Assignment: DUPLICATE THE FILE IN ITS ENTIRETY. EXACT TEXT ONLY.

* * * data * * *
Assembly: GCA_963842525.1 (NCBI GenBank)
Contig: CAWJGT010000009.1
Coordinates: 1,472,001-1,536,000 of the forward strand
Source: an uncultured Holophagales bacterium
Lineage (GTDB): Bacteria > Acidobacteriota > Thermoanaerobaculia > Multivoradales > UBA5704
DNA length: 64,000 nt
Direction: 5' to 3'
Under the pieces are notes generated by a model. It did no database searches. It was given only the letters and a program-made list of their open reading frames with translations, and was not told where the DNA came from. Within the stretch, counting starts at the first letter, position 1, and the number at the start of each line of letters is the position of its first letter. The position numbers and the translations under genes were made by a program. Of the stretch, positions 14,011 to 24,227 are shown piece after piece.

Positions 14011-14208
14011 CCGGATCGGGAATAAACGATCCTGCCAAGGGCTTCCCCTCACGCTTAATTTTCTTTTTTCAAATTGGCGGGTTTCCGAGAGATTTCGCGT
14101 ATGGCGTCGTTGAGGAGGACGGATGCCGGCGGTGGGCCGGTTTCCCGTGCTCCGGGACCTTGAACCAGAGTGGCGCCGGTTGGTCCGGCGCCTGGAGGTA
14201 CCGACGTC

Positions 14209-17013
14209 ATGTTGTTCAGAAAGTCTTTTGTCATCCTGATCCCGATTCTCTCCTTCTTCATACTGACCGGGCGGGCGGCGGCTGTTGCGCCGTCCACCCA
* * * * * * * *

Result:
Assembly: GCA_963842525.1 (NCBI GenBank)
Contig: CAWJGT010000009.1
Coordinates: 1,472,001-1,536,000 of the forward strand
Source: an uncultured Holophagales bacterium
Lineage (GTDB): Bacteria > Acidobacteriota > Thermoanaerobaculia > Multivoradales > UBA5704
DNA length: 64,000 nt
Direction: 5' to 3'
Under the pieces are notes generated by a model. It did no database searches. It was given only the letters and a program-made list of their open reading frames with translations, and was not told where the DNA came from. Within the stretch, counting starts at the first letter, position 1, and the number at the start of each line of letters is the position of its first letter. The position numbers and the translations under genes were made by a program. Of the stretch, positions 14,011 to 24,227 are shown piece after piece.

Positions 14011-14208
14011 CCGGATCGGGAATAAACGATCCTGCCAAGGGCTTCCCCTCACGCTTAATTTTCTTTTTTCAAATTGGCGGGTTTCCGAGAGATTTCGCGT
14101 ATGGCGTCGTTGAGGAGGACGGATGCCGGCGGTGGGCCGGTTTCCCGTGCTCCGGGACCTTGAACCAGAGTGGCGCCGGTTGGTCCGGCGCCTGGAGGTA
14201 CCGACGTC

Positions 14209-17013
14209 ATGTTGTTCAGAAAGTCTTTTGTCATCCTGATCCCGATTCTCTCCTTCTTCATACTGACCGGGCGGGCGGCGGCTGTTGCGCCGTCCACCCA